A time of seismic change in music requires new models
As arguments about how to monetise music in a digital age continue, the hub’s director Julia Payne says Joining the Dots could be the answer
We’re living through a time of seismic change in the music industry with technology transforming the way we consume music. The totemic value of owning a piece of music is largely a thing of the past. What matters now is music on demand – and the ability to share it. The Facebook “like” button has replaced the lapel badge.
David Byrne’s treatise on Spotify revealed that even a million plays on the streaming service earns an artist less than the price of a band t-shirt. In response, Dave Allen (ex Gang of Four) countered Byrne’s argument by pointing out that this generation’s music fans want to rent their music, not own it. He says: “We are in the midst of new markets being formed.”
That’s exciting isn’t it? Or perhaps not if you are a producer, promoter or artist who’s running to stand still on the financial front.
The independent music sector is largely a ‘DIY’ movement, dominated by entrepreneurial but under-resourced micro-businesses and hard-working individuals. These people are the sector’s oxygen supply, crucial to the sector ‘ecology’. For example, it’s promoters working at the small-scale who support the development of new work and viable careers for Mercury nominees Sam Lee and Roller Trio (pictured above)– to internationally renowned artists such as Joanna MacGregor and Mumford & Sons.
As well as battling the challenges that digital consumption brings, artists and promoters alike are suffering as a result of ‘austerity’, caught up in a downward spiral of squeezed box office revenues and funding streams which have been reduced to a trickle. In short it’s a tough time to make a living from live music.
“That’s why we urgently need new business models and audiences – game-changing ideas which will increase the resilience of small scale promoters, producers and commissioning organisations. Ideas that will help make live music pay.”
And that’s why here at the hub we’re launching a new project called Joining the Dots.
The project will provide artists, promoters and others working in independent music in England with ‘seed corn’ funding of up to £10,000 to test alternative models they think could help make live music more financially viable. The project focuses on 3 specific aspects of live music:
- Financing touring, commissioning and presenting live music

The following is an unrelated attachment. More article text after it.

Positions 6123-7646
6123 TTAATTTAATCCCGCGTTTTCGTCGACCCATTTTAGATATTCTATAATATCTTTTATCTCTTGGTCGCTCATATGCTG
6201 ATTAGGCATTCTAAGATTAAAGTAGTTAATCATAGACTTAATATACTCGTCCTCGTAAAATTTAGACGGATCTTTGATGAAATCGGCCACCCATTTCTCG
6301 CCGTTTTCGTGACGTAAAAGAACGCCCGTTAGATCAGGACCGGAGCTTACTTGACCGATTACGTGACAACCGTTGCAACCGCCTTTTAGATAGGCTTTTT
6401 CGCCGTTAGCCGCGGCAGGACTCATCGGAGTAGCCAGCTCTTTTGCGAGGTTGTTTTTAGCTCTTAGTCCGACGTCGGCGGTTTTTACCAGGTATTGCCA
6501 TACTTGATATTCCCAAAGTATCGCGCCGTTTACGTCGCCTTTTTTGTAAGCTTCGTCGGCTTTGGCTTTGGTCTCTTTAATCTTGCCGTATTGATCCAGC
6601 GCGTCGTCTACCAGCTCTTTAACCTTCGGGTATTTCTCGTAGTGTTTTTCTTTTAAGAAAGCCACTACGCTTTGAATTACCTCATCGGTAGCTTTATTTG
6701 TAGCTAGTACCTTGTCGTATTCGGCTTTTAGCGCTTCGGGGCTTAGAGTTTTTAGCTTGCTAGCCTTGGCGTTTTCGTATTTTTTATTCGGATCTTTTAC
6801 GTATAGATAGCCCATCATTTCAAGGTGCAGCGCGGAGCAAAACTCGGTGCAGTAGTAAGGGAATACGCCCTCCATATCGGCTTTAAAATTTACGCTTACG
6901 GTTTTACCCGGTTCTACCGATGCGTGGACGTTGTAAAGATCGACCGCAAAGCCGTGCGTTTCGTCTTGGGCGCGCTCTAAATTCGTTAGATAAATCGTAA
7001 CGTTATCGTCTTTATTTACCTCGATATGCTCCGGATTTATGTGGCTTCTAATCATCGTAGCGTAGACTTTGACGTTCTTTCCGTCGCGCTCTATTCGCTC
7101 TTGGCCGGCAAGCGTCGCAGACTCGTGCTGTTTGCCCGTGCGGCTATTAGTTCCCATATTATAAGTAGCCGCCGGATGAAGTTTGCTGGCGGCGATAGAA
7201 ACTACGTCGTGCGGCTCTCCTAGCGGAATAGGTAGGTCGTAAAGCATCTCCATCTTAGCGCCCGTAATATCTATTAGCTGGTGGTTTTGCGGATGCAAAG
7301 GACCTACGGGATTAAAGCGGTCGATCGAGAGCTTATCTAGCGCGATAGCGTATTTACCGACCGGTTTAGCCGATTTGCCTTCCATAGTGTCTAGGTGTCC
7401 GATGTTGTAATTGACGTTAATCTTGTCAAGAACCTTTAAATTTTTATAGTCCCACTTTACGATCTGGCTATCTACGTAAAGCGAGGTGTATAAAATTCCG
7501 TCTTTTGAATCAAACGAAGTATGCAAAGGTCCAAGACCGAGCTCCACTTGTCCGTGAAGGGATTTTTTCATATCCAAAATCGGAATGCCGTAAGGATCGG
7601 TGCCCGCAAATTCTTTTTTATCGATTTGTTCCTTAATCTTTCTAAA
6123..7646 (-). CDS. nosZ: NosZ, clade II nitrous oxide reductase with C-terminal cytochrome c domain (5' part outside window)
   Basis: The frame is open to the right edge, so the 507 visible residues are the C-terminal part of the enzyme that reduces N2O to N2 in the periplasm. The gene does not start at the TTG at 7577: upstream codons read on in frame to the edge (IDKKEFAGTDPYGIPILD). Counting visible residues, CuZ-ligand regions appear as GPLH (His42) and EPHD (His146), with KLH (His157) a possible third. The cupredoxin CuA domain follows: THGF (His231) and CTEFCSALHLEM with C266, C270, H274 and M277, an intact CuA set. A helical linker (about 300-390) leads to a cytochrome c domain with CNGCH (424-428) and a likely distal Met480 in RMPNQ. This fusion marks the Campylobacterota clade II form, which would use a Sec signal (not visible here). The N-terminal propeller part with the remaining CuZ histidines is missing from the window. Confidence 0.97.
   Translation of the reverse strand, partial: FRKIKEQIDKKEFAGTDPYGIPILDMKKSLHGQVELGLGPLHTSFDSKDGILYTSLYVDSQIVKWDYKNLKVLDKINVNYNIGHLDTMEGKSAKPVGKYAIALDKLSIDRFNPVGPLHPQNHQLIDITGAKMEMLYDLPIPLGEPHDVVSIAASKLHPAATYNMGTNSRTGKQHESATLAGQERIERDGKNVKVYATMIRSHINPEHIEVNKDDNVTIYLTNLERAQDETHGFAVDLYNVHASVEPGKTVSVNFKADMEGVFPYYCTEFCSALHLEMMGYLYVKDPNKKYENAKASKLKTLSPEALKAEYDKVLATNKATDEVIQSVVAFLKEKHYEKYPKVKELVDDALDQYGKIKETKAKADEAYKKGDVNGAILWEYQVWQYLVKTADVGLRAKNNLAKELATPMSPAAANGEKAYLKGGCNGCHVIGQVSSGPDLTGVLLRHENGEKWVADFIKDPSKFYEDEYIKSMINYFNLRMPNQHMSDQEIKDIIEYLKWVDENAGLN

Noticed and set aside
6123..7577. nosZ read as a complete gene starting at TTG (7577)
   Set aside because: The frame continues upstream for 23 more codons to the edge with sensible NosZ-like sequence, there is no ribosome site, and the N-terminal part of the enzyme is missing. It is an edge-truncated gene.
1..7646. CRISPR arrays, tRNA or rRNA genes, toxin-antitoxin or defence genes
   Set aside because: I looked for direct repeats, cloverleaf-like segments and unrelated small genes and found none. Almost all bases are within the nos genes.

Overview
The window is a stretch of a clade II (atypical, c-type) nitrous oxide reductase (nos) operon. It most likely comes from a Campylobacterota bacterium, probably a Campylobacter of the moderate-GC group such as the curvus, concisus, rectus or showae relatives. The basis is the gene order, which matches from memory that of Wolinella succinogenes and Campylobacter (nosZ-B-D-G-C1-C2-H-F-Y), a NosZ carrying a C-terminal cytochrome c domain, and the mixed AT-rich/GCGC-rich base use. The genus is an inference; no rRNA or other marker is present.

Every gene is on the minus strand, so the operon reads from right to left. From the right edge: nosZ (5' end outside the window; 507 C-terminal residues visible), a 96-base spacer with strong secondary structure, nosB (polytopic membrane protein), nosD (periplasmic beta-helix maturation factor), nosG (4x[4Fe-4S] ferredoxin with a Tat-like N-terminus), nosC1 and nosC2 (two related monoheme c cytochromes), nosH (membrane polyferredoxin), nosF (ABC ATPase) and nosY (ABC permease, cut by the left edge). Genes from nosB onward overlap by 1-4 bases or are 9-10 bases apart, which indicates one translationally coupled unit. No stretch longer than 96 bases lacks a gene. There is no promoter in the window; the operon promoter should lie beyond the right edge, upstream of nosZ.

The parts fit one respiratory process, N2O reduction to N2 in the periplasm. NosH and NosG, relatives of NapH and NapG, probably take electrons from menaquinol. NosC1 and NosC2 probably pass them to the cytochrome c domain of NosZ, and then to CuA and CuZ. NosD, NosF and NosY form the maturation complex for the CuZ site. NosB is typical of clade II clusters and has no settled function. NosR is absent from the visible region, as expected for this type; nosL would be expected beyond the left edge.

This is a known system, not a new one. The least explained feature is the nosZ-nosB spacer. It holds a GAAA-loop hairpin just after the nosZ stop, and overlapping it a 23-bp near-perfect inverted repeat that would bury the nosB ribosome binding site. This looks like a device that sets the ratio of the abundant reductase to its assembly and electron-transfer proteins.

- Using digital technology to increase live attendance and income
- Developing young adult audiences for specialist independent music (eg. jazz, folk and electronica)
“So many people of my generation say that the model of music is broken, the industry is doomed… and that it’s a terrible time to be making music. I totally disagree. There’s never been a better time for artists with genuine talent to get heard, but that’s going to depend on us finding new models of earning money and interacting with the audience.”
Joining the Dots will support 6 potential game-changers, who will each get a bursary of up to £10,000, plus mentoring and networking support. We hope that Joining the Dots will unlock some really disruptive thinking that could change the landscape, and the status quo and make a real difference to artists and music businesses.
Applying for a Joining the Dots award is simple. Initially all applicants need to do is submit a short film about their idea. Applications are open now until 31 January 2014. If the Joining the Dots panel likes your idea, you’ll be asked to work it up in more detail by March 2014. Full application details here.
From March 2014, the hub will also host a series of Joining the Dots ‘semesters’, including webinars, blogs, online resources and meet ups, designed to help people make a living from independent music.
If you’re interested in applying or want to find out more about what we’re planning, check out our new Joining the Dots site www.joiningthedotsmusic.com and watch the launch film. You can also stay in touch by signing up to our newsletter, following us on twitter and visiting us at Facebook.